What’s bad for the Midwest is good for golf.
Make that great for golf.
The announcement Tuesday that the PGA Championship will be moved to May beginning in 2019 is long overdue. With very rare exception, the year’s last major has struggled for relevance, an afterthought on both sides of the Atlantic as the sports calendar is being consumed by football and soccer.
Even kitschy slogans didn’t help, as the PGA of America wisely acknowledged a few years back when it ditched “Glory’s Last Shot.”
By moving the PGA to May, it gives the tournament its proper due as a major, making it a centerpiece in the schedule. And by bumping The Players Championship to March, it gives the PGA Tour a strong, six-month stretch without any lulls — for players and fans alike.
“It’s great for the golf schedule,” Rory McIlroy said Tuesday. “To now have one really big tournament every month from March — The Players, to the Masters to the PGA Championship to the U.S. Open to the (British) Open, and to have the FedExCup most likely at end of August or start of September — it just has a better flow to it, I think.
“Obviously it’s still a couple years away,” he added, “but I’m excited to play a schedule like that going forward.”
Playing the PGA Championship in August has been an awkward fit for years, even if tournament organizers didn’t want to acknowledge it. Aside from years when the career Grand Slam was in play, or one of the hot young stars was gunning for his first major, what should be one of golf’s biggest deals had less buzz than some pro-ams.
Part of that was its penchant for producing random champions. Any idea where Y.E. Yang is these days? How about Shaun Micheel or Wayne Grady? But mostly it was because the PGA Championship had come to feel like a tradition that had been outgrown, especially once the deep-pocketed FedEx Cup was created.
The return of golf to the Olympics might have wreaked havoc on the schedule last year, when the PGA had to be played at the end of the July, but it also gave PGA of America and Tour officials a gift. If the PGA could be moved one year, it could be moved any year.
“We come back to the unavoidable reality that the landscape in August is changing,” said Pete Bevacqua, chief executive officer of the PGA of America, which hosts the PGA Championship.
But improvements don’t come without a price, and this is no different.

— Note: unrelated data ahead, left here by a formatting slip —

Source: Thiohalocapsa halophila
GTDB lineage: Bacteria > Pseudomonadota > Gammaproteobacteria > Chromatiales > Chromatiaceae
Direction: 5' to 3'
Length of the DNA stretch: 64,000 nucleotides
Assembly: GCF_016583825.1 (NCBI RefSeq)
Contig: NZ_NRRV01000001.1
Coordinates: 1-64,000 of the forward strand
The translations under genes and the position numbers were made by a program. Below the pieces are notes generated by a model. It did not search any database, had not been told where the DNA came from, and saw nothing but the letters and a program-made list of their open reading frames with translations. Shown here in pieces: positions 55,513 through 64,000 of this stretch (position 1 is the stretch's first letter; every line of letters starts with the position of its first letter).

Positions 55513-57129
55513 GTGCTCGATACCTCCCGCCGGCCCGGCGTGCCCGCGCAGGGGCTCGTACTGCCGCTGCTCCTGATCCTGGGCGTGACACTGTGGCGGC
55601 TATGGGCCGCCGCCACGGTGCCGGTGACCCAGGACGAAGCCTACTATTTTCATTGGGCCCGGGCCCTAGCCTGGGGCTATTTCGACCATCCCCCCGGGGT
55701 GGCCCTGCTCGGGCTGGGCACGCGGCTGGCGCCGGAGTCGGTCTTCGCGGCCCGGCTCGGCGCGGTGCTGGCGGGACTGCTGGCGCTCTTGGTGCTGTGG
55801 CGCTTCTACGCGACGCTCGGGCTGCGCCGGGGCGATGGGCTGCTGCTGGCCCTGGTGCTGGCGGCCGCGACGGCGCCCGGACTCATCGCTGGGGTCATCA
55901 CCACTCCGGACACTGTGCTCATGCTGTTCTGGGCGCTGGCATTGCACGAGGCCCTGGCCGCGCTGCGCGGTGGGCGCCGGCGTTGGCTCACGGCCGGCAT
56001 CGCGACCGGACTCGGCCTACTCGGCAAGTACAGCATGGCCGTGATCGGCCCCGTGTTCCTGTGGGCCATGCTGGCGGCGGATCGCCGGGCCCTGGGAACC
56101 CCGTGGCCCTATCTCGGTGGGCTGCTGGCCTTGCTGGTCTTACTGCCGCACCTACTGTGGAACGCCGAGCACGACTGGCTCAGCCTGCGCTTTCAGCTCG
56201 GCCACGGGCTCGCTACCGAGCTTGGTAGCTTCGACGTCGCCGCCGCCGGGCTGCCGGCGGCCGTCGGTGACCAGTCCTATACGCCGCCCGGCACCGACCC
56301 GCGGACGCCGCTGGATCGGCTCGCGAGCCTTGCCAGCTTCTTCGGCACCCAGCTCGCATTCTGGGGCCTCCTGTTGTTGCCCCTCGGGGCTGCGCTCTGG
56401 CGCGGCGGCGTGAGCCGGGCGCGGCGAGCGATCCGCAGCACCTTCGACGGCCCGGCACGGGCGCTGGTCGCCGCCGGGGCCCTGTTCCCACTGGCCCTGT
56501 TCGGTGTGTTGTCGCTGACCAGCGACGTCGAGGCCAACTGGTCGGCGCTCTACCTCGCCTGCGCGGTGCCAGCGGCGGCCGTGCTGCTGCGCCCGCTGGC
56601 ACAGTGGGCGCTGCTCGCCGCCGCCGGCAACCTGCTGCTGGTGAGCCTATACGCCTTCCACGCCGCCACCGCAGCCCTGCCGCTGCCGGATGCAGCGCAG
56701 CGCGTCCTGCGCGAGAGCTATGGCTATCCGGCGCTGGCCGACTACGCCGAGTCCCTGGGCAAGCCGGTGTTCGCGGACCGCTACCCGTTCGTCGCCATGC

The PGA Championship is a frequent visitor to the Midwest and Northeast, with 13 of the last 21 played in New York, New Jersey, Michigan, Illinois, Wisconsin or Minnesota. Whistling Straits, about 45 minutes north of Milwaukee, has hosted it three times just since 2004.
If you’ve spent any time in the Midwest or Northeast in May and in August, you know why.
August is generally gorgeous. Sure, there might be an occasional shower or a day when the humidity makes stepping outside feel like stepping into a sauna. But more often than not it’s sunny with temperatures in the 80s — perfect weather to play golf or watch others do it.
May is another story altogether. It could be warm and breezy. It could also snow or feel like the North Pole. Last year, Chicago matched its record-low for May 15 at 35 degrees. Three years before that, a snow early in the month dumped more than a foot of snow in some places in the Midwest.
Those are freak occurrences, sure, and Bevacqua said the PGA Championship will be played later in the month, the third or fourth week in May. But the weather is fickle enough in the spring that getting a course in shape to host a major championship will be an even tougher test than the tournament itself. You think the griping about the greens at Chambers Bay was bad? Just wait.
While Bevacqua said “nothing is off the table” in terms of geography, it doesn’t take a meteorologist to know the move to May will end the days of the PGA Championship being played in the Midwest and probably the Northeast.
But it’s a change that needed to happen. The PGA Championship has become a major in name only, and that’s no good for anyone, anywhere.
By Nancy Armour
This article was republished with permission from the original author and 2015 Ronald Reagan Media Award recipient, Nancy Armour, and the original publisher, USA Today. Follow columnist Nancy Armour on Twitter @nrarmour.